When the ball bounces, you can use groundstrokes to hit it. The most common groundstroke is the forehand drive, where you hit the ball with an underhand motion. The backhand drive is similar, but you hit it on the opposite side. Remember to stay behind the baseline when using groundstrokes.
Pickleball Strategies and Tips
In doubles play, effective communication with your partner is crucial. Let each other know who will take the ball and where you intend to place your shots. Clear and concise communication can help prevent errors and lead to a successful rally.
Proper positioning is key to winning points in pickleball. In doubles, you and your partner should move as a team, with one player covering the middle and the other covering the sidelines. Keep in mind that you want to dominate the kitchen, which is the area near the net, and force your opponents into making errors.
3. Pickleball Dinking
Dinking is a technique that involves hitting the ball softly over the net. This style of play can be extremely effective, as it reduces the pace of the game and forces your opponents to be patient. Effective dinking can set you up for a winning shot when the opportunity arises.
4. Serve Placement
When serving, aim to place the ball strategically. The ideal spot is the opponent’s backhand, as it’s often a weaker side for many players. You can also try to serve deep, forcing your opponent to move back and return a high ball, which you can then put away at the net.
1. Solo Drills
- Wall Drills: Find a flat wall and practice your forehand and backhand shots by hitting the ball against the wall. This helps improve your accuracy and ball control.
- Service Practice: Work on your serves by targeting specific spots on the court. Practice both your underhand and spin serves.
2. Partner Drills
- Dinking Drills: Stand at the kitchen line with your partner and practice soft dinks over the net, focusing on control and placement.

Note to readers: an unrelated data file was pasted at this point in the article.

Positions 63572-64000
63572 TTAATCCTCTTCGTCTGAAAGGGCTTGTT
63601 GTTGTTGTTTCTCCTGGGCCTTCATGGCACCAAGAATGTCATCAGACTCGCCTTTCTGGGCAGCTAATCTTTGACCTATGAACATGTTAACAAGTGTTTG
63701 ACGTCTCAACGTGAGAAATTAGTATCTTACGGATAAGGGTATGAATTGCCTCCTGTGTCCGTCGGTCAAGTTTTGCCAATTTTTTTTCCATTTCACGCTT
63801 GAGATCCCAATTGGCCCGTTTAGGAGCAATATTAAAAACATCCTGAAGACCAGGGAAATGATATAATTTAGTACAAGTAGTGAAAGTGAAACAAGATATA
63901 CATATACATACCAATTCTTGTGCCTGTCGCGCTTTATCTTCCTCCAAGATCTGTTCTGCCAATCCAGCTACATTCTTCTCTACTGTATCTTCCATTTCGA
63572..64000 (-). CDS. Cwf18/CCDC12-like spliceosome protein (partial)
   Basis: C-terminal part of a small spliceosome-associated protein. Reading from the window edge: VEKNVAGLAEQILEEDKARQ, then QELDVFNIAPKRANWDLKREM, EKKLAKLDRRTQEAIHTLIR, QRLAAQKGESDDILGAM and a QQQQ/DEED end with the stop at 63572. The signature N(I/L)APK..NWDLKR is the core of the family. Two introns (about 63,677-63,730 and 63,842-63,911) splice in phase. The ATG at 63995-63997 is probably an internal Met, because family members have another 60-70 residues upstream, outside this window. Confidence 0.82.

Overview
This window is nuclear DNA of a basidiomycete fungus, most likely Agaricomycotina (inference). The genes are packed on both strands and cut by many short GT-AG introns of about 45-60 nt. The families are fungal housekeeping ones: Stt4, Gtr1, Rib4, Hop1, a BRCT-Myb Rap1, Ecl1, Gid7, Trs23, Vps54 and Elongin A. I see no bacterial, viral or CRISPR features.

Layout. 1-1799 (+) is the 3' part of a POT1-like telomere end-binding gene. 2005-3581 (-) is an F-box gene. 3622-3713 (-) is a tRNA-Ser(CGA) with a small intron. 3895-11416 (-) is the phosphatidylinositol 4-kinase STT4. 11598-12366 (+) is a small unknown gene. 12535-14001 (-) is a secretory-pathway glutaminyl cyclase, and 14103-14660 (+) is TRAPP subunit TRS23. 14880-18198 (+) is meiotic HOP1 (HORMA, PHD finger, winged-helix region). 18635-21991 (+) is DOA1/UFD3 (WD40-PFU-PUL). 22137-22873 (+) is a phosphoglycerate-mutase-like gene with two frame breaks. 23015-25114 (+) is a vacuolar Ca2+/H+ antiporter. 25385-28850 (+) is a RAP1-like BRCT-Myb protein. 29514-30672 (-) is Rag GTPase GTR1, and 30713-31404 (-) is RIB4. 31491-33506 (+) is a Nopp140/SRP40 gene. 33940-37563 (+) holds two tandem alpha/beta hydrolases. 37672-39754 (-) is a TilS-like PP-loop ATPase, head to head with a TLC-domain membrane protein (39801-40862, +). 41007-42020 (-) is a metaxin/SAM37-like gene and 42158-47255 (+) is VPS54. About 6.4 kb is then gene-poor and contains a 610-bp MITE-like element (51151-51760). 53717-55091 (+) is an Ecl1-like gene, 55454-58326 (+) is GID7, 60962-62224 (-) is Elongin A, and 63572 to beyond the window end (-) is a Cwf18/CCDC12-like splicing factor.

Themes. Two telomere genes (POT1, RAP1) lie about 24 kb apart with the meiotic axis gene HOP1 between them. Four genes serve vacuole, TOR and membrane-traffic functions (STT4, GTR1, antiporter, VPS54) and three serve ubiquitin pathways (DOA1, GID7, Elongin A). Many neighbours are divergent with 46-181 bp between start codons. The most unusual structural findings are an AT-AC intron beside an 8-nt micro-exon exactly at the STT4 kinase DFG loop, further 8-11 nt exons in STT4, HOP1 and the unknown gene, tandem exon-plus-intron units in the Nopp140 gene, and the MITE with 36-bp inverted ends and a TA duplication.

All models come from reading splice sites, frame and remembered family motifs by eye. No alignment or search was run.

- Volley Drills: Take turns with your partner hitting volleys back and forth, emphasizing control and precision.
3. Live Play Drills
- King/Queen of the Court: In this drill, a player or team starts as the “king/queen” and stays on the court as long as they keep winning points. The next challenger takes their place if they lose a point. This drill helps you practice under pressure and improves your consistency.
- 3-on-1: In this drill, one player takes on three opponents. This can help improve your defensive skills and work on your placement under pressure.
Pickleball has its own set of etiquette guidelines that help maintain a friendly and enjoyable atmosphere on the court:
- Quiet on the Court: Avoid making excessive noise while your opponents are about to serve or during rallies.
- Wait for Permission to Join: If a game is already in progress, wait until it’s over before stepping onto the court.
- Respect the Kitchen: Players should refrain from “volleying” (hitting the ball in the air) while standing in the no-volley zone.
- Net Calls: Players should call their own net faults. If the ball hits the net and still lands in the correct service box, it’s a “let” and doesn’t count as a fault.
Pickleball is a fantastic sport that combines fun and fitness with an engaging and strategic gameplay. With this comprehensive guide, you now have the tools and knowledge to start playing pickleball confidently. Whether you’re new to the game or looking to refine your skills, remember that practice, communication, and good sportsmanship are key to success on the pickleball court. So, grab a paddle, find a court, and enjoy the wonderful world of pickleball!